"What's the meaning of life?" would be devoid of meaning unless we die and know that we will die. It's because we know we will die that any life has any meaning whatsoever.
Belindi
 
Posts: 665 (View: All / In topic)

Joined: September 11th, 2016, 2:11 pm

Re: What's the meaning of life?

Post Number:#1056  Postby Greta » March 22nd, 2017, 5:42 am

Woodart wrote:Death and its mysteries gives us pause in this life, but in doing so, it also bring purpose and motivation to the present. If you think about it all we have is the present. We don’t live in the past or the future. We are essentially prisoners in the moment – there is no past or future. We may think of other times, but we do it – now. We are traveling down a river of time, conscious of time but always from the perspective of now.

Our time is a gift, if, we choose to think of it as so. It can also be a curse – it is a matter of personal preference. Death can be a motivator of good or ill. We are obligated to make a choice in how we view death. In the same regard each moment holds the potential for life affirming or denying choices. We are always on the precipice of life and death, however most of the time we are unaware of how tenuous life is.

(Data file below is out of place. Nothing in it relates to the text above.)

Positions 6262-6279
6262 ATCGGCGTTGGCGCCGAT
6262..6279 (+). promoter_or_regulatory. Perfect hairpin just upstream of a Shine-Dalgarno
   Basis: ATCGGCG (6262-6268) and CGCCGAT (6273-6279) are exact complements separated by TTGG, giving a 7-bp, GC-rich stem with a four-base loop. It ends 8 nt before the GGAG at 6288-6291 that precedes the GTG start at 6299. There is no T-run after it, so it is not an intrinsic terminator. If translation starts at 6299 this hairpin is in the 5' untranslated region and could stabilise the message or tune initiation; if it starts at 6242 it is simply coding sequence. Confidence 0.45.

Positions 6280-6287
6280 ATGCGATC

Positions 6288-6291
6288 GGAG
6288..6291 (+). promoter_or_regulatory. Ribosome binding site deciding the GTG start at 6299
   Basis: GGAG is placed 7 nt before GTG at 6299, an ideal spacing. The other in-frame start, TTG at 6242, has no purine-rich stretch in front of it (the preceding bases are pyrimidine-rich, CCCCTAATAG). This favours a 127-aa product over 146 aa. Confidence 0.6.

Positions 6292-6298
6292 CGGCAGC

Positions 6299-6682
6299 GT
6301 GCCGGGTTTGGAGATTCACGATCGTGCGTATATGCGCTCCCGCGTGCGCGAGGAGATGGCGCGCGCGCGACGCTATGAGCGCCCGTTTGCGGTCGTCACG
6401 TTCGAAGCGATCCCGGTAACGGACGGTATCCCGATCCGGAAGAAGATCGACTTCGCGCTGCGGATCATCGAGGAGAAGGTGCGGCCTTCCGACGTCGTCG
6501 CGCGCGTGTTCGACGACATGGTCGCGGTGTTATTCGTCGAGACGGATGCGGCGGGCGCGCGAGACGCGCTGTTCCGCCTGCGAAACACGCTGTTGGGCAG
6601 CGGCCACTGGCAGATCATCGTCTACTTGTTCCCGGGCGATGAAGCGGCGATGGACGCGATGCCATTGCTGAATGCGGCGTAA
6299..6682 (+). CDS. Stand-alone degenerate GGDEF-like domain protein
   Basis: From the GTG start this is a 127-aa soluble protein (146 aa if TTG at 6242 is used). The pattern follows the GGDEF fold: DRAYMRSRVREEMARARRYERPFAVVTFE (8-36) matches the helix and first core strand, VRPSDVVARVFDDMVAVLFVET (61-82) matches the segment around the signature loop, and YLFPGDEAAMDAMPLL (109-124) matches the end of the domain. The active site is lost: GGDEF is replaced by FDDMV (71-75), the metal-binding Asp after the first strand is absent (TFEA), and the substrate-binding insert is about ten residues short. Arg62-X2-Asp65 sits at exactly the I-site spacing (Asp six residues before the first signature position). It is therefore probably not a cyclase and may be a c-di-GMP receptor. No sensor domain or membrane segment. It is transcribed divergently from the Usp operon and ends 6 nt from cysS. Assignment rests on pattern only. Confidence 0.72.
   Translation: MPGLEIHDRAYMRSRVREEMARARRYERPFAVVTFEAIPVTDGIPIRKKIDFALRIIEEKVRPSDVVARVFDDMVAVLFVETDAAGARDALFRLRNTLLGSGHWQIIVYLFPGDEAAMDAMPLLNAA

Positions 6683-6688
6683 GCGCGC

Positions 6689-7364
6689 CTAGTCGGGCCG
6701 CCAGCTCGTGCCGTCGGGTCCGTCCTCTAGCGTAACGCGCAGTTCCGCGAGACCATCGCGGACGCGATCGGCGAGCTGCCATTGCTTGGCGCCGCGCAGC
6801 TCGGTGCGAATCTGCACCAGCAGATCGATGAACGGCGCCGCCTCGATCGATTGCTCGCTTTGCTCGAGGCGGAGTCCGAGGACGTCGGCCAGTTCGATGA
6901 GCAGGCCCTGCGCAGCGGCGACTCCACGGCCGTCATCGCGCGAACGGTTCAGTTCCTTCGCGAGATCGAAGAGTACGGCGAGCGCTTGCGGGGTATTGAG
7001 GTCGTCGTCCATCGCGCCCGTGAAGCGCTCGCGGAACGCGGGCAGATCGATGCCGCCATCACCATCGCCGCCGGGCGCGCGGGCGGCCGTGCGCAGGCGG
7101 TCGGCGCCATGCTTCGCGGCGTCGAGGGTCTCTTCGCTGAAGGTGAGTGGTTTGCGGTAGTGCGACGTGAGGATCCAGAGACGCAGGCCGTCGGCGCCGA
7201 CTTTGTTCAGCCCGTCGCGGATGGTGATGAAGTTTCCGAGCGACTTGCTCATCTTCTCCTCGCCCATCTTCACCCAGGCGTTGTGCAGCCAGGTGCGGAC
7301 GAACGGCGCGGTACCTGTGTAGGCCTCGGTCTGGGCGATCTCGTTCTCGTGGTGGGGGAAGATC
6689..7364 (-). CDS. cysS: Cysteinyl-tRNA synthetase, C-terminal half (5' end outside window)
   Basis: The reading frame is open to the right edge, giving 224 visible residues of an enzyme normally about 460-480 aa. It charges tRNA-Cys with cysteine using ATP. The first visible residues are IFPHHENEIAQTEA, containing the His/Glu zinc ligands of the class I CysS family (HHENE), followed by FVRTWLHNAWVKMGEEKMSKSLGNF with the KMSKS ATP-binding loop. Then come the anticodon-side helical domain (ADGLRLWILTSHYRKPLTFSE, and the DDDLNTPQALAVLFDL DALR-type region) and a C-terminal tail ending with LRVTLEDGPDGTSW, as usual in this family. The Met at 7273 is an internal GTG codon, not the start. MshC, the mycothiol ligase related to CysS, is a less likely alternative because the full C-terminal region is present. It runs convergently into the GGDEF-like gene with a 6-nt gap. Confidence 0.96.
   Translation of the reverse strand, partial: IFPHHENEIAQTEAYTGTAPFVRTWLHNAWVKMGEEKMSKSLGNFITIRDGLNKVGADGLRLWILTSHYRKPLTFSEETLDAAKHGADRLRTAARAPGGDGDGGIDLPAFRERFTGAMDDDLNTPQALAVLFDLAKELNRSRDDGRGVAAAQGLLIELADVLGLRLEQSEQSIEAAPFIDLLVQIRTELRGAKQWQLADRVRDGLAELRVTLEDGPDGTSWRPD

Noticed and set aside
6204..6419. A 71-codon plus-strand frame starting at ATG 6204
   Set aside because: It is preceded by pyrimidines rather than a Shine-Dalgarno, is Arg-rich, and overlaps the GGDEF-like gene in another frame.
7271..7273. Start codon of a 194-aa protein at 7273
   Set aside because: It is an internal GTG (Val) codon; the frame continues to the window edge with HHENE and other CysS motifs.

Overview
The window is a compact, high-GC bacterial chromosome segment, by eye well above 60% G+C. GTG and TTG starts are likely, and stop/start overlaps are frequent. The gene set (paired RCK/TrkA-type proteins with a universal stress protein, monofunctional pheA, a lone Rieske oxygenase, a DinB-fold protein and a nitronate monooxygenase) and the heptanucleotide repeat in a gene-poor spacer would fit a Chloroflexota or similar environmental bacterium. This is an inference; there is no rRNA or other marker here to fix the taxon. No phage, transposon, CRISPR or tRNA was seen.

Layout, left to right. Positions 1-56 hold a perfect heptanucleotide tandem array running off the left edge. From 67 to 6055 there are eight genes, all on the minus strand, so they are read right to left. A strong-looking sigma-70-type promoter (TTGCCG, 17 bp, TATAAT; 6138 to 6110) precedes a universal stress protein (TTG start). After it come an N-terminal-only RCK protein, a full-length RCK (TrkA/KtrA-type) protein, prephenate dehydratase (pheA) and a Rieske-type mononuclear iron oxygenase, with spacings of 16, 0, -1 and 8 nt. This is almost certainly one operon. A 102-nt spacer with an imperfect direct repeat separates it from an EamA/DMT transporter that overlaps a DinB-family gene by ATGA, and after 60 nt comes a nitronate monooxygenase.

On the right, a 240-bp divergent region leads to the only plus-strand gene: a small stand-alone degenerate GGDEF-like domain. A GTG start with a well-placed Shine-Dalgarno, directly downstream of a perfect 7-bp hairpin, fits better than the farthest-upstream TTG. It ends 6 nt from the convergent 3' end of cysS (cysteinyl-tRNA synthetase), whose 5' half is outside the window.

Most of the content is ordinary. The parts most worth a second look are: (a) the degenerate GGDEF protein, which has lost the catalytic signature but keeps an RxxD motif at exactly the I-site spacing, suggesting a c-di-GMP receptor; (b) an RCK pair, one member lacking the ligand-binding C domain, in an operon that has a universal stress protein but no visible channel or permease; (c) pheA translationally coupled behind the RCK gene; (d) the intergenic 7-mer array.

We have a choice as to how to view death in the same way as we have a choice as to how to view an amputated arm. Yes, we can make lemonade with lemons but they are still lemons.

I'm less of a fan of the present moment than most. Most species are deeply immersed in the present and yet it's humans, so often lost in memories and dreams, that turned out to be the fittest (in a Darwinian sense). There is great power in both the preservation of information (to learn from) and projections into the future (to anticipate opportunities and threats). Also, when we are in physical discomfort, mentally drifting away from the present is a relief. Each moment is in fact deeply limited by the moments that came before, and the tendrils of the past can stretch a long way, well beyond a single lifetime.
User avatar
Greta
Site Admin
 
Posts: 5213 (View: All / In topic)

Joined: December 16th, 2013, 9:05 pm

Re: What's the meaning of life?

Post Number:#1057  Postby Hobbes » March 22nd, 2017, 10:49 am

Greta wrote:
Hobbes wrote:So rather than surrendering to our innate desire to find patterns where there are none, to assign explanations of the unexplainable to some divine being we cannot witness, why not simply accept that the beauty of life lies in its randomness, in the fact that the future is still up for grabs.

The beauty of chaos only takes you so far and, further, there's no reason to assume that we have perceived all the patterns of reality.